WELDING - METHODS AND THEIR CHARACTERISTICS
In its simplest definition, welding is the permanent joining of fusible materials by local melting and subsequent solidification in the presence of a filler metal. Primarily metals (steel, aluminium, copper, nickel, titanium) and plastics.
- Welding methods
There are many different welding methods, but we will only discuss a few of the most popular. These are as follows:
- Electric welding
Probably the most common and technically simplest method based on the arc phenomenon. It is carried out at temperatures of up to 4000°C. It is used to weld relatively thin metal sheets - i.e. those between 1 and 80 mm.
- MIG/MAG welding (Metal Active Gas/Metal Inert Gas)
Welding with consumable electrodes shielded by active gases (MAG), usually carbon dioxide or mixtures thereof. MIG welding is carried out in argon or helium. Commonly used in automatic and semi-automatic processes.
- TIG welding (tungsten Inert gas)
Also known by the acronym GTAW - Gas Tungsten Arc Welding. As in the previous example, this is done in an inert gas, the difference being that the electrode is non-fusible and made of tungsten. The main advantage of this method is the wide range of material thicknesses to be welded and the rather insignificant potential disadvantages of using it.
- Types of welds
A weld is to welding what a seam is to the sewing industry. Therefore, the durability of the final structure is based on it. Here are examples of types of welds and their applications:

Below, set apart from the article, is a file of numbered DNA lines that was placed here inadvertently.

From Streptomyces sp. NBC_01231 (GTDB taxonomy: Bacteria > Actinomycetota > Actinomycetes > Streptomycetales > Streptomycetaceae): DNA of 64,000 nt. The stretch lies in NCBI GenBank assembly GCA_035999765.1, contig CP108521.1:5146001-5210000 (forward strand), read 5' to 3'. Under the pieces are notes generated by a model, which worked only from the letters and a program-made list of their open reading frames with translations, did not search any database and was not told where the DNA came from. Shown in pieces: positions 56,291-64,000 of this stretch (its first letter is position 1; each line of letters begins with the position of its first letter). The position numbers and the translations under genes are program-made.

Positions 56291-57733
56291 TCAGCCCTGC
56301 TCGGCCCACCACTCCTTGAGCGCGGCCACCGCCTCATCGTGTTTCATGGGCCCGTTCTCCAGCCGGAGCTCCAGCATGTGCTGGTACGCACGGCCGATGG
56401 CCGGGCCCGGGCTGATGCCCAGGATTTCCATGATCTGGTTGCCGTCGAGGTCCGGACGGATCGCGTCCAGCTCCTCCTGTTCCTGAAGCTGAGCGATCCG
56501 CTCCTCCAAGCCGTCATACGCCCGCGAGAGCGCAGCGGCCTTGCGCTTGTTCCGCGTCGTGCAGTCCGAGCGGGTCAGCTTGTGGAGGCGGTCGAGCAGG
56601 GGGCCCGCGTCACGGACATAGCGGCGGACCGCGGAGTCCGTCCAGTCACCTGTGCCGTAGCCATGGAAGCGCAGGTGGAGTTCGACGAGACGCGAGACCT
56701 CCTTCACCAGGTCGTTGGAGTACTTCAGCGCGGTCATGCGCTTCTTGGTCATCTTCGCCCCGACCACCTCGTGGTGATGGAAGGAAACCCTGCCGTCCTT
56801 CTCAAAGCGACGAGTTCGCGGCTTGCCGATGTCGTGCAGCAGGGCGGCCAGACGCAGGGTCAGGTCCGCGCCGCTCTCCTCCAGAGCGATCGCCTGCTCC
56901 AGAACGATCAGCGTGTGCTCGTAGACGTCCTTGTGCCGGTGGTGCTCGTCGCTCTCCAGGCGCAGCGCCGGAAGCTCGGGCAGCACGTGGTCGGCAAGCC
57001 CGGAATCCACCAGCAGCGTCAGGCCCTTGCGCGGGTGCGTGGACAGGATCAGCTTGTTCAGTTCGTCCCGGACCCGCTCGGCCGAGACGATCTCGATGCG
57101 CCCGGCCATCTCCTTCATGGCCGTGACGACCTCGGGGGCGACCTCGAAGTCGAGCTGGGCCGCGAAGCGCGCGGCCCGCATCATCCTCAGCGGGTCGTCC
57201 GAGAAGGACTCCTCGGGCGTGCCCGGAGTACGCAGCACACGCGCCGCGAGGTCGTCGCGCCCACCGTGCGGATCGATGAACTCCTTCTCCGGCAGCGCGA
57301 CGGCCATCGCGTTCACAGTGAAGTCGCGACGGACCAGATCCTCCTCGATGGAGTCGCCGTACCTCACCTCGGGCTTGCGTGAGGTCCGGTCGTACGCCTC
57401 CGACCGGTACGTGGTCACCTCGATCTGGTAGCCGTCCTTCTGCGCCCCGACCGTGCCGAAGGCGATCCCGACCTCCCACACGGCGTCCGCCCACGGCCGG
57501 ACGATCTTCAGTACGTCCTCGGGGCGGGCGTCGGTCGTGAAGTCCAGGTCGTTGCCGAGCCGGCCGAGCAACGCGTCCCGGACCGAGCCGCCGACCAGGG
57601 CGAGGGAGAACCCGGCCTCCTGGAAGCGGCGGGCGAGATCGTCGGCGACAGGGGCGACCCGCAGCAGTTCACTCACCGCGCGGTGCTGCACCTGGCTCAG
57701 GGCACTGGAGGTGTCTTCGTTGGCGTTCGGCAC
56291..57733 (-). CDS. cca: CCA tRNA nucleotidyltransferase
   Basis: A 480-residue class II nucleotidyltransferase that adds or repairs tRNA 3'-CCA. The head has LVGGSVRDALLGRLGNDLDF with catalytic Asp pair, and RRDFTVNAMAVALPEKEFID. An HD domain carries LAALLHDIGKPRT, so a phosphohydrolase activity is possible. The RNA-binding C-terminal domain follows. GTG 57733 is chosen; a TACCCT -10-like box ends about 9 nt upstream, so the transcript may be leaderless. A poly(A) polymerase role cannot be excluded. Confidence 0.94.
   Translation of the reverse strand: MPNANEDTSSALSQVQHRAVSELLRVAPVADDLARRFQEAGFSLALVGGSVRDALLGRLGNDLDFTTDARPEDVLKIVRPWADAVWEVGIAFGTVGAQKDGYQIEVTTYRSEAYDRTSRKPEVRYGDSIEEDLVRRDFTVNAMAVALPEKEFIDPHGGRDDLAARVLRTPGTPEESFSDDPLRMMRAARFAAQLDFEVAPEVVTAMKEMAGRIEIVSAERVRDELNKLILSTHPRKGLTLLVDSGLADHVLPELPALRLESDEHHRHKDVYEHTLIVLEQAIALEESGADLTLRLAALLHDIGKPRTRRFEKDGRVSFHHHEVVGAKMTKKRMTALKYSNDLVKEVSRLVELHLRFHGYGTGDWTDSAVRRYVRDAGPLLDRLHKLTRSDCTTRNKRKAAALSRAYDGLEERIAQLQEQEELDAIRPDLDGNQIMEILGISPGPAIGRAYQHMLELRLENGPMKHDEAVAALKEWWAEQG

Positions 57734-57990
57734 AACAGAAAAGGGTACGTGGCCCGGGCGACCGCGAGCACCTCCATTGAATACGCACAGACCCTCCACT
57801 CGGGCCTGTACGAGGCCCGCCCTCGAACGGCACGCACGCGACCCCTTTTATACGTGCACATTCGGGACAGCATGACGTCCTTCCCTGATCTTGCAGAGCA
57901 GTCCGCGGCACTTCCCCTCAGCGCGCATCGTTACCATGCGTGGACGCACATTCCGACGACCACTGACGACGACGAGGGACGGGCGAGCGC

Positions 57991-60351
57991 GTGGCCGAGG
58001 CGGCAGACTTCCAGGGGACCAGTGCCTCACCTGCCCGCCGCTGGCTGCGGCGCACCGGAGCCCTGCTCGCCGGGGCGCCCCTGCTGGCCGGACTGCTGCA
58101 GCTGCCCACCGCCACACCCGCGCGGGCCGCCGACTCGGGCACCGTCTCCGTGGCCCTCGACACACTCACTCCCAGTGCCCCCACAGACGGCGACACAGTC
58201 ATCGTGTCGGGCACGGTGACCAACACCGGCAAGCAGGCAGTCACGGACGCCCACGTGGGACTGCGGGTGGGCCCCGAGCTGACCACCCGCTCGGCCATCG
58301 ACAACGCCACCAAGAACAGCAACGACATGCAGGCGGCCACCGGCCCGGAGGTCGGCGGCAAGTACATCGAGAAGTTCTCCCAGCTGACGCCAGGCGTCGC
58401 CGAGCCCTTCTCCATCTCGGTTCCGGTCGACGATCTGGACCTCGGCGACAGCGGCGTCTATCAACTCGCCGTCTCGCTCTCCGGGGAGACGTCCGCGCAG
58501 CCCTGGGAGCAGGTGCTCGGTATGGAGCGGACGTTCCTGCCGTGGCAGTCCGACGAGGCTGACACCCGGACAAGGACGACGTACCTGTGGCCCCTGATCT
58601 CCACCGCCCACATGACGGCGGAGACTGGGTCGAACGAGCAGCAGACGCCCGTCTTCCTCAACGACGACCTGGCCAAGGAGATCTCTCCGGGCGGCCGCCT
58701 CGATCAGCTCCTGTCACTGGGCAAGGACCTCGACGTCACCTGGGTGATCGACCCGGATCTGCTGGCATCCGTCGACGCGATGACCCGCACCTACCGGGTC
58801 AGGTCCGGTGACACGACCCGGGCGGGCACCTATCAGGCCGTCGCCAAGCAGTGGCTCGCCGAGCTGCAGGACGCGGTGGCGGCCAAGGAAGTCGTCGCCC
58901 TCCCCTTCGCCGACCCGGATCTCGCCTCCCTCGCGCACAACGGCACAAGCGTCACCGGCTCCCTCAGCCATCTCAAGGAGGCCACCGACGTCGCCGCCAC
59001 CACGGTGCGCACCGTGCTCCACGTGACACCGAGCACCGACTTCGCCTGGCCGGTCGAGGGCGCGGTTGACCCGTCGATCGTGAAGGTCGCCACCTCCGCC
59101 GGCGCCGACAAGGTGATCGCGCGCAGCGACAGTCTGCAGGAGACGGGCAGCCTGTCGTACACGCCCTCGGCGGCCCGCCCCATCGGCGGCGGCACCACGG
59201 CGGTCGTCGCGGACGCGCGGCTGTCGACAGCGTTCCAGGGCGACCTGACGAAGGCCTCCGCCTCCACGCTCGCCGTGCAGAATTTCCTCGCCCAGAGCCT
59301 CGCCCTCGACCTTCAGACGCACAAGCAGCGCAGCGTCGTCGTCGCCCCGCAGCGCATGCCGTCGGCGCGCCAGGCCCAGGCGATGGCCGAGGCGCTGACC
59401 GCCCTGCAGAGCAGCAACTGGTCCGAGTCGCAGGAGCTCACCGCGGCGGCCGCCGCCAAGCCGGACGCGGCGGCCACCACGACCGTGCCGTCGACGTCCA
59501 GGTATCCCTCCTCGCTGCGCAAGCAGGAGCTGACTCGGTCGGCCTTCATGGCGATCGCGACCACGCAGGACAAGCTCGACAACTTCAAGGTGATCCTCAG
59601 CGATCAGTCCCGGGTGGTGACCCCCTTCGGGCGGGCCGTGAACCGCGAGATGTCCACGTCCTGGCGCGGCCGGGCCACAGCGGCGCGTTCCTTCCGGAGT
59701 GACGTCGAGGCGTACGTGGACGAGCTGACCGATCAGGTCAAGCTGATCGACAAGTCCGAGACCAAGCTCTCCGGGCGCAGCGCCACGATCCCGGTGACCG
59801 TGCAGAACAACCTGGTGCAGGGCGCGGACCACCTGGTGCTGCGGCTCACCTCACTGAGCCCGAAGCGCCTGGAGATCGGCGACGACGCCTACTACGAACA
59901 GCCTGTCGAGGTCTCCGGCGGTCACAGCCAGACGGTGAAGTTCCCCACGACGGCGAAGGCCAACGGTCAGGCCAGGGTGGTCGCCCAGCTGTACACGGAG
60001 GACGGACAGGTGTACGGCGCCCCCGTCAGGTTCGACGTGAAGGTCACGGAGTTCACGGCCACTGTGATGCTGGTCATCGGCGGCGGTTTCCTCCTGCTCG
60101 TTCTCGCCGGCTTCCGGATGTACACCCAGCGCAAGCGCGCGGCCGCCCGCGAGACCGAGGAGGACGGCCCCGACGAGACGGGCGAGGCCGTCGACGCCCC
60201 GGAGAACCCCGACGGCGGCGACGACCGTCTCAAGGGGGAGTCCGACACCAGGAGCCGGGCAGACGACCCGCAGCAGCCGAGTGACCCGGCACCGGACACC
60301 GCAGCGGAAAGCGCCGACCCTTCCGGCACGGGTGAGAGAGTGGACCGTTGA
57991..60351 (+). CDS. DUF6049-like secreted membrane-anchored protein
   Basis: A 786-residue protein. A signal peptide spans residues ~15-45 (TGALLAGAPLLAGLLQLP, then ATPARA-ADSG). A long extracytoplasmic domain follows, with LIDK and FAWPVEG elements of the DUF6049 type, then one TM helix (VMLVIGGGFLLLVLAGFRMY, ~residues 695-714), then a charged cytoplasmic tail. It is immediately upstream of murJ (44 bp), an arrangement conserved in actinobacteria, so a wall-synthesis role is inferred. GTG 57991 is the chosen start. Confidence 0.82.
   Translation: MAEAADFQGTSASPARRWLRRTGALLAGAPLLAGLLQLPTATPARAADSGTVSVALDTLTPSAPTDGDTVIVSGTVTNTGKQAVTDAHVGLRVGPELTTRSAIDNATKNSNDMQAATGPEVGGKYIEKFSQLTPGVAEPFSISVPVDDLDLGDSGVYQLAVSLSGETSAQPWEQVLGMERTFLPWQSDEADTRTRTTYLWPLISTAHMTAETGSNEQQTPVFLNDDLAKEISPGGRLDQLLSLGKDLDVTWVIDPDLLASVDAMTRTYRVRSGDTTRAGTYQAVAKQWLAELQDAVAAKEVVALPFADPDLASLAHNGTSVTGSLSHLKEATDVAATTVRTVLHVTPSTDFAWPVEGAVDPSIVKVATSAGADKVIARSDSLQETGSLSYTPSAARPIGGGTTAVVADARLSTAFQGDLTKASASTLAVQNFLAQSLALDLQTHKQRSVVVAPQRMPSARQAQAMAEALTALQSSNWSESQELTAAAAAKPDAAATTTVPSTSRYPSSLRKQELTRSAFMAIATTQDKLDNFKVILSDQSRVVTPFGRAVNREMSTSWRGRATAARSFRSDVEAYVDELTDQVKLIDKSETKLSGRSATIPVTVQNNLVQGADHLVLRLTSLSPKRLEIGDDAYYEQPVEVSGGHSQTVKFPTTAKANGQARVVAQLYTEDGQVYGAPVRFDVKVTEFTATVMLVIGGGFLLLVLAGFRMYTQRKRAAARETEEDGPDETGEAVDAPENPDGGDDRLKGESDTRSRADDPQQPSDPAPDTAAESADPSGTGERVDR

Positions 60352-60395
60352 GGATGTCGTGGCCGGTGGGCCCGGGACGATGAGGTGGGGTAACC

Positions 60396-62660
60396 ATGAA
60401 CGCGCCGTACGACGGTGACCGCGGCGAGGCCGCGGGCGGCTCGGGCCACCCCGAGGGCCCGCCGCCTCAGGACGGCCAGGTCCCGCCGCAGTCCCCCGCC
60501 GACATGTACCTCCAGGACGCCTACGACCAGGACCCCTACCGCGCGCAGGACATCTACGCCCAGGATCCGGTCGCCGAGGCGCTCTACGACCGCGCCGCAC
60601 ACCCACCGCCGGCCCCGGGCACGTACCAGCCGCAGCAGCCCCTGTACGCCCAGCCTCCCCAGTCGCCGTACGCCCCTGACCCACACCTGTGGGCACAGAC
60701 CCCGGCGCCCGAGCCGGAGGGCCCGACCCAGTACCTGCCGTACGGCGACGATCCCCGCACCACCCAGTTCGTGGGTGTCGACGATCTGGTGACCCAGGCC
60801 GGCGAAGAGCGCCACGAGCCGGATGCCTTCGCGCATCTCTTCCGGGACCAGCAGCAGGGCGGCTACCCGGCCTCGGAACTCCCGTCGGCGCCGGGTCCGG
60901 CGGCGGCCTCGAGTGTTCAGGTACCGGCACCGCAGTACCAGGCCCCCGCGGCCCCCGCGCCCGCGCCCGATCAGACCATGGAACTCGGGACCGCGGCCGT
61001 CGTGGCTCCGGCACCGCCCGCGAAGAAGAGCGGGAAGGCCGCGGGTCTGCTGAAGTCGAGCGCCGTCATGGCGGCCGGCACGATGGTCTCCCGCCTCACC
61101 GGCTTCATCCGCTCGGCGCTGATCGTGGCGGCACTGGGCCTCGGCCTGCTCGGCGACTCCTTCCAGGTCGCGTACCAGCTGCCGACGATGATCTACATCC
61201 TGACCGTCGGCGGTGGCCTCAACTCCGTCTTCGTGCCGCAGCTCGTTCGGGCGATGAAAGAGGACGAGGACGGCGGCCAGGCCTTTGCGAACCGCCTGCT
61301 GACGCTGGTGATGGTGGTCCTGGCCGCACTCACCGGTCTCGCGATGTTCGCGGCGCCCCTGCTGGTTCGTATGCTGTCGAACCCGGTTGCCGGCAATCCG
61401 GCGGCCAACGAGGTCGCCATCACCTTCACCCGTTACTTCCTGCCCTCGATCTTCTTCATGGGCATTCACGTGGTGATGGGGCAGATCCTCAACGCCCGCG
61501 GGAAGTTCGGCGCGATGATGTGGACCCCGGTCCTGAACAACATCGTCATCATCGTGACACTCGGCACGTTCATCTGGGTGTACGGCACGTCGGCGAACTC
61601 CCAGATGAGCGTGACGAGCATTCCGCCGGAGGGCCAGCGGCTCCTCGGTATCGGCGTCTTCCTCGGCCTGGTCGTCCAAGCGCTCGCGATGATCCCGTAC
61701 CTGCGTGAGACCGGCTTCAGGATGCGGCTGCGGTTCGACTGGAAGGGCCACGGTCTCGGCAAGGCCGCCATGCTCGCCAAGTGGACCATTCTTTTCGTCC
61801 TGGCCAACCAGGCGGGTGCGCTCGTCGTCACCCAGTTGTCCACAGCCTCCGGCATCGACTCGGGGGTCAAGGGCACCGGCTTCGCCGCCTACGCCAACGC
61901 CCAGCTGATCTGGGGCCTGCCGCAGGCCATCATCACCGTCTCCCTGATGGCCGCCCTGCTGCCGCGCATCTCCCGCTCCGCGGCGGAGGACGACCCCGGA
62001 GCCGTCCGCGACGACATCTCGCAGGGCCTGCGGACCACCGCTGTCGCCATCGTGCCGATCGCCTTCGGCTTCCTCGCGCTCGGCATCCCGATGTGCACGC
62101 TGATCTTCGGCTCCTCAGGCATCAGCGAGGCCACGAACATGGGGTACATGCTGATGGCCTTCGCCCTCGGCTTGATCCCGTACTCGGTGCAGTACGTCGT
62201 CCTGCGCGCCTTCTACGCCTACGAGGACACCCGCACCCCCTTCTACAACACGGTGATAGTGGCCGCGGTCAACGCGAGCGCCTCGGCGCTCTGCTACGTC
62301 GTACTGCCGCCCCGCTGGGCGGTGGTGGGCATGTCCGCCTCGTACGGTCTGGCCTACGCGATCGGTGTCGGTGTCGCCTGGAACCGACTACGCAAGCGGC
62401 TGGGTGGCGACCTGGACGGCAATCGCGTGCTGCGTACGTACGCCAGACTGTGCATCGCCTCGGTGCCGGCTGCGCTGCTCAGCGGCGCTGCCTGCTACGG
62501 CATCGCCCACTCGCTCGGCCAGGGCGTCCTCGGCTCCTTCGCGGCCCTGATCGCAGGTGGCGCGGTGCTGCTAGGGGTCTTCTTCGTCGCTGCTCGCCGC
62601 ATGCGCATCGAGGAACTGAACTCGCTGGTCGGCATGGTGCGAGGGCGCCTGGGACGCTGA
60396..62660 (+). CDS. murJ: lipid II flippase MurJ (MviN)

- Face welds
They are formed by joining the wall of an element (thickness) with another material. Most commonly used for sheet metal, bars and pipes.
- Edge joints
Basically, no other materials than welded ones are needed to form the edge welds. All that is needed is to bend the edges accordingly and heat treat them. The method is commonly used for thin sheets.
- Fillet welds
As the name suggests, they are ultimately used to join components which are offset from each other. A welded joint can be either a lap or overlap joint, depending on the way the plates overlap.
Other important issues for the welder include welding positions. These are known by their letter abbreviations (PA, PB, PC etc.) and refer to the details of the welding process. For example, whether the filler metal is applied from the bottom up or vice versa. Two items fall out of the above naming scheme: H-L045 and J-L045, which stand for fusion of pipes in a 45° inclined position from bottom to top and top to bottom.
In addition, parameters such as changes in the material or geometrical welding discrepancies, etc., are distinguished. To diagnose these, a number of appropriate tests and examinations are carried out. However, in order to be able to weld at all, one must first obtain the appropriate certificates from UDT - NSPAW. Below you will find links to proven training centres.